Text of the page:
The effects of CA concentration and molecular crowding

As noted, there is a dynamic population of CA conformations dictated by the flexible linker between the NTD and CTD. For our simulations, the equilibrium NTD-CTD conformation was based on the curved hexagonal lattice within CA tubes (Supplementary Fig. 1). Coarse-grained molecular dynamics (CGMD) simulations were performed (see Methods and Supplementary Fig. 1A–C) using CA concentrations [CA] of 1, 2, 3 and 4 mM (with [CA] in a typical virion estimated as ≈3.8 mM)24. For each [CA] studied, inert CG crowding agent densities ρCR from 0 to 200 mg ml−1 were present with increments of 50 mg ml−1 to study the effects of molecular crowding on CG self-assembly12. A single simulation was performed for each data point for 2 × 108 MD time steps, with results summarized in Table 1 (full data in Supplementary Fig. 2).

Table 1 CG self-assembly for varying [CA] and inert crowding levels.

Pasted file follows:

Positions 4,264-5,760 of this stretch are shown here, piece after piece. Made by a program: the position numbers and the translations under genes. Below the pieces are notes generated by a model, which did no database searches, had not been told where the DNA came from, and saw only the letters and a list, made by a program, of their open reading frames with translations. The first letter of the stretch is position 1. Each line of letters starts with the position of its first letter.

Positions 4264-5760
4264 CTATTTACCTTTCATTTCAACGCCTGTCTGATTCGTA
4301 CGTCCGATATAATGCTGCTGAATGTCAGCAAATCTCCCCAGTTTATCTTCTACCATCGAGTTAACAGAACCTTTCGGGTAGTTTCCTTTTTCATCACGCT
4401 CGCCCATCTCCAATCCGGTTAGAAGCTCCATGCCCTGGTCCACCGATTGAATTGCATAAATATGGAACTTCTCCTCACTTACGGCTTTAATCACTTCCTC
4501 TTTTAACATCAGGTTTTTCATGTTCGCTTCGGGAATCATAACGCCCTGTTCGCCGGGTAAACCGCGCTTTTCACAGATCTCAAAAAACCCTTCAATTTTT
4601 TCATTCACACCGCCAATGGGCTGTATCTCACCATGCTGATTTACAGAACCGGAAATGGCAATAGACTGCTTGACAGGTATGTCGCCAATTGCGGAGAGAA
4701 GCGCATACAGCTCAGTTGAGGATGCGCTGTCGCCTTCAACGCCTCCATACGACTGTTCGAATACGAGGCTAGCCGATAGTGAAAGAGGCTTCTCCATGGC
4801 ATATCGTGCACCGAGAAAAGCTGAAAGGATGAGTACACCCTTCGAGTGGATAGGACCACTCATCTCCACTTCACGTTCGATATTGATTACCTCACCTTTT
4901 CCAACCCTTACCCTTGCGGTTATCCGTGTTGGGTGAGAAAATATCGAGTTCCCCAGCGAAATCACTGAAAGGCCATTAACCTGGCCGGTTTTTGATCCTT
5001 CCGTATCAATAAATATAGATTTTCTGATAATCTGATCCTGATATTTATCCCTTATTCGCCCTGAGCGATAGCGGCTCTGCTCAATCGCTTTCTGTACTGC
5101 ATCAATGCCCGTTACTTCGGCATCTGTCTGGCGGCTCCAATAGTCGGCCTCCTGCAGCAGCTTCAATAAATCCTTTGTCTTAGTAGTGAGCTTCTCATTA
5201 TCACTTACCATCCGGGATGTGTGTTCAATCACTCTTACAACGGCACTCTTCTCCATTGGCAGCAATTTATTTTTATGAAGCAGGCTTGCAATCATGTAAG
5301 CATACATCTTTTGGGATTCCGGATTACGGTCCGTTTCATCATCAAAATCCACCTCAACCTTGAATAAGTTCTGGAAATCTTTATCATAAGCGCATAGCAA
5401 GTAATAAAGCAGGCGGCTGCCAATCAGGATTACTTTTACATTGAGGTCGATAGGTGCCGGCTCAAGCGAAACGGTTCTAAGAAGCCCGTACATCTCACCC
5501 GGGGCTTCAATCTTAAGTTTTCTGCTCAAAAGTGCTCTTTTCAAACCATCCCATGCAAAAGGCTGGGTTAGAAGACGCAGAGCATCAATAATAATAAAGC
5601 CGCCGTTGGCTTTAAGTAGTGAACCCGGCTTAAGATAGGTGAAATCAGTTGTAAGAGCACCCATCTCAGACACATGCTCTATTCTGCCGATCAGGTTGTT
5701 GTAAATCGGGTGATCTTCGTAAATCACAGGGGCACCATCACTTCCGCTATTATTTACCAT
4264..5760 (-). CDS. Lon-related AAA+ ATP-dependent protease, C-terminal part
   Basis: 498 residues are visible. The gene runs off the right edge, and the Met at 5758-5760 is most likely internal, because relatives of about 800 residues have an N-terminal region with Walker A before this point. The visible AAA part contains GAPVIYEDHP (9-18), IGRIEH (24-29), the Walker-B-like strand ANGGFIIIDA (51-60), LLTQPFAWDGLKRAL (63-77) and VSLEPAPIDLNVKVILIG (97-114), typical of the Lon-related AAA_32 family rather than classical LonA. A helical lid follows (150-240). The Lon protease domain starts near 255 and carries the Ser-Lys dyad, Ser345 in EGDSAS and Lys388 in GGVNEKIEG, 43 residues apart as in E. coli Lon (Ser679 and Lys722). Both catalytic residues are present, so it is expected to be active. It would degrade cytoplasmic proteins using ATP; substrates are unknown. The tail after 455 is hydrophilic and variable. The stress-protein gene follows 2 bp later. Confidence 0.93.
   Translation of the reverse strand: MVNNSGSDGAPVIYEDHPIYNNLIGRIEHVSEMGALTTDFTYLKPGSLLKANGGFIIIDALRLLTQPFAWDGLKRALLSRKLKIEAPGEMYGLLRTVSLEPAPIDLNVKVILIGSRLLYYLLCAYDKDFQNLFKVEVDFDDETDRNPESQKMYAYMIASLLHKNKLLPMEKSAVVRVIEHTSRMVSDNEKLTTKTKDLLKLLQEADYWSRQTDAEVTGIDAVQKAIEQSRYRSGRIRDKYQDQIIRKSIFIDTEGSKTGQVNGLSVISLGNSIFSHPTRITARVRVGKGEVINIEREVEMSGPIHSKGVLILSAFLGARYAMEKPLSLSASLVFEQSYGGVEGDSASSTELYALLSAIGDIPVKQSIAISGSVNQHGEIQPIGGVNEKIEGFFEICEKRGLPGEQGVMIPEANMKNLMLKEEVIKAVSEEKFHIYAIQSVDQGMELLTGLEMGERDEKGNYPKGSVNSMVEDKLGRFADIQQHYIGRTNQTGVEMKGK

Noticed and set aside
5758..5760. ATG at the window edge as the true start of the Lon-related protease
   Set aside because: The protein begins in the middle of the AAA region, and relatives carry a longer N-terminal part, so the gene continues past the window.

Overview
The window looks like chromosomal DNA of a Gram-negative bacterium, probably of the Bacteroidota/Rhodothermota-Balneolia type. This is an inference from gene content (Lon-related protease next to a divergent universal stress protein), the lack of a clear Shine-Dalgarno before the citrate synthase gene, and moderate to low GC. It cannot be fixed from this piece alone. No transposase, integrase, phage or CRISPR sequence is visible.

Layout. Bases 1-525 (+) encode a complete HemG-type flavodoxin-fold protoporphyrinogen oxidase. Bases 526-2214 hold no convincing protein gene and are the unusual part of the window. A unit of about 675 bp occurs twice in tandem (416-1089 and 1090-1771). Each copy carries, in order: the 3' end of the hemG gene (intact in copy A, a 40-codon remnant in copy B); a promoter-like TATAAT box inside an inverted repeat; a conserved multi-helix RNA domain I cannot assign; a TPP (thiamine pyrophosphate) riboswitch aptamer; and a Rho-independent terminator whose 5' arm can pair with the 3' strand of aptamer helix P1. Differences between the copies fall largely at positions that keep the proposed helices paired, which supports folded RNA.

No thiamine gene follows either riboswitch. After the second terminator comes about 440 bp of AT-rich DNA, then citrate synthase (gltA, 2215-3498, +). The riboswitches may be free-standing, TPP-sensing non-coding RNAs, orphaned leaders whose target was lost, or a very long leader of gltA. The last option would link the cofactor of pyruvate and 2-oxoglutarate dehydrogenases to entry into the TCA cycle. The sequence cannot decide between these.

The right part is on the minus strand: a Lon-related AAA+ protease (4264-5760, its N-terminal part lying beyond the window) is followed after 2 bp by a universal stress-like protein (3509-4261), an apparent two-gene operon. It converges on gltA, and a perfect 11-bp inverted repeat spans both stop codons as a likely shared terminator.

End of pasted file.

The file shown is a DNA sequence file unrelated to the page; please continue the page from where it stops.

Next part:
For [CA]=1 mM, no stable self-assembly of mature-style capsid lattice occurred for any level of crowding studied. Instead, populations of metastable ‘trimer-of-dimers’ structures34 rapidly formed (Fig. 2a,b), with average trimer populations increasing with ρCR. A similar trend was observed for [CA]=2 mM until 200 mg ml−1 of crowder was present, at which point the self-assembly behaviour changed dramatically. Rather than generating a steady-state population of trimers, as was apparently the case for ρCR=150 mg ml−1, a new self-assembly regime emerged: the steady production of mature-style CA lattice with quasi-equivalent pentamers and hexamers. Similar effects were observed for [CA] of 3 and 4 mM, with metastable trimers generated below the onset of CA lattice growth at 100<ρCR≤150 mg ml−1 (for [CA]=3 mM) and 50<ρCR≤100 mg ml−1 ([CA]=4 mM). The transition from producing only trimers to the nucleation of mature-style lattice was thus a function of both [CA] and ρCR, with higher [CA] requiring lower ρCR to induce lattice growth. Differences of ≤50 mg ml−1 in ρCR therefore led to markedly different behaviours for [CA]≥2 mM.